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LOSS Program Office
721 N. LaSalle Street
Chicago, IL 60654

Main Line: (312) 655-7283
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Reading How We Grieve; Relearning the World by Thomas Attig.
Sunday, June 01, 2014 by Cynthia Waderlow, MSE, LCSW
When a suicide takes place the world may take on an alien quality for those who are left shaking in the aftermath, and restoration of individual and family life entails change and re-examination of our assumptions about living in the world that may not have been questioned in the past.  The loss propels the survivor into a new, very personal transformation that can mightily challenge the person emotionally, behaviorally, cognitively and spiritually. The world has changed.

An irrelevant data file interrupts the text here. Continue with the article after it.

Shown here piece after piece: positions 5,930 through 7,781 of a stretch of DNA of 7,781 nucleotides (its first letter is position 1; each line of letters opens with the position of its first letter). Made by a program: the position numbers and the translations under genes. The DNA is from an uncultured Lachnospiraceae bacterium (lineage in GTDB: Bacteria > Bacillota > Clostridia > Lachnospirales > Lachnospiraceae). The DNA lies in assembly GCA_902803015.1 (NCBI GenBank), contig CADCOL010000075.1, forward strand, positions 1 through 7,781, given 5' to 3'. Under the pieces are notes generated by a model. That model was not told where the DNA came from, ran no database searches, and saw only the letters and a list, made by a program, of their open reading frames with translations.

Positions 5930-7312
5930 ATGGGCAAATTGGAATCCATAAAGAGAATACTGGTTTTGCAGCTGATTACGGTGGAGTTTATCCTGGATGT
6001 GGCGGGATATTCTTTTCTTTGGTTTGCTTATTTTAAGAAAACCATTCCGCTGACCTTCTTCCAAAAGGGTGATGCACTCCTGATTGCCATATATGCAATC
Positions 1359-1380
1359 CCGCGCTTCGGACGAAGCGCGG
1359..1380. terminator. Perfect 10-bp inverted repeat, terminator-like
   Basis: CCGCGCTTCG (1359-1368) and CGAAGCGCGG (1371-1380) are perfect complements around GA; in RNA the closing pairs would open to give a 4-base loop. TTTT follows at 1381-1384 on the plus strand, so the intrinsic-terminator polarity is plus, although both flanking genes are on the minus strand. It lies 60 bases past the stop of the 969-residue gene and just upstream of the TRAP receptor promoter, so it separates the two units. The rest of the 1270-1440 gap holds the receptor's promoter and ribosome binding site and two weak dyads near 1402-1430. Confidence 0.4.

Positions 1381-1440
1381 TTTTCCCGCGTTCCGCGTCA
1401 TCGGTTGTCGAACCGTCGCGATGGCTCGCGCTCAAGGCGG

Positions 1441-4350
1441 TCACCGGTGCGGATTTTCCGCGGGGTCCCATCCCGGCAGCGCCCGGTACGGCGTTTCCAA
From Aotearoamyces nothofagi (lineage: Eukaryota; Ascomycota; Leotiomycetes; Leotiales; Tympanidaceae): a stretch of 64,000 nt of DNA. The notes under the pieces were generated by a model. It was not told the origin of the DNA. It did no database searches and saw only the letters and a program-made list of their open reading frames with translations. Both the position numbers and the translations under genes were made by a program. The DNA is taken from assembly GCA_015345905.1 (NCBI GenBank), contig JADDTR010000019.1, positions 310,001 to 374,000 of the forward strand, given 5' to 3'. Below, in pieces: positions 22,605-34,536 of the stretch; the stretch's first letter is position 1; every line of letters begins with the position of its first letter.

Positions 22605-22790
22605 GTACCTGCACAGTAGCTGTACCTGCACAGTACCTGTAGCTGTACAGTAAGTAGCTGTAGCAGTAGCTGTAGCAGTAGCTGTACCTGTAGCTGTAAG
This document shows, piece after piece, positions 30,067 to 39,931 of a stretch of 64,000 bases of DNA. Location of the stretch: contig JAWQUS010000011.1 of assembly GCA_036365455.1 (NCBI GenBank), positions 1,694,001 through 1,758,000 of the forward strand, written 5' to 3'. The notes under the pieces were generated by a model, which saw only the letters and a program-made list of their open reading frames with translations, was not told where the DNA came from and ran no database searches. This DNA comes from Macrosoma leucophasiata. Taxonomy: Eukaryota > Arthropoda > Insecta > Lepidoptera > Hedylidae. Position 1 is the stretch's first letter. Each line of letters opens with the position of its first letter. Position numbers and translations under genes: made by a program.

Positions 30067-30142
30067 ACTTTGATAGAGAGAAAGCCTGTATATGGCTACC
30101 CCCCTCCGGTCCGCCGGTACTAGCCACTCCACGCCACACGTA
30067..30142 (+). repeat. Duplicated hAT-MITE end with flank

From the Desk of Fr. Rubey
Sunday, June 01, 2014 by Father Rubey
During the month of June we remember our Fathers on Father’s Day. It is a day that is set aside to remember our Fathers in a very special way –whether they are living or deceased. It is an especially painful day for Fathers who are grieving the loss of a child from suicide or any other form of death. It is also painful for those people who are grieving the loss of a Father from suicide or any other form of death. There will not be a gift from that person who is deceased or there will not be a gift for that Father who is deceased. The deaths are painful reminders of the permanence of the act. There will be no more gifts or cards either for or from that person who found life too painful to continue. If only death was not permanent but it is. That is the tragic effect of taking one’s life. Life is gone forever and there is no turning back or repairing. If only that loved one had given a little more thought to the ramifications of their actions. But the fact of the matter is that the pain had become so unbearable that another minute would seem like an eternity and impossible to endure for even a nanosecond. That is hard for survivors to conceive but it is the truth.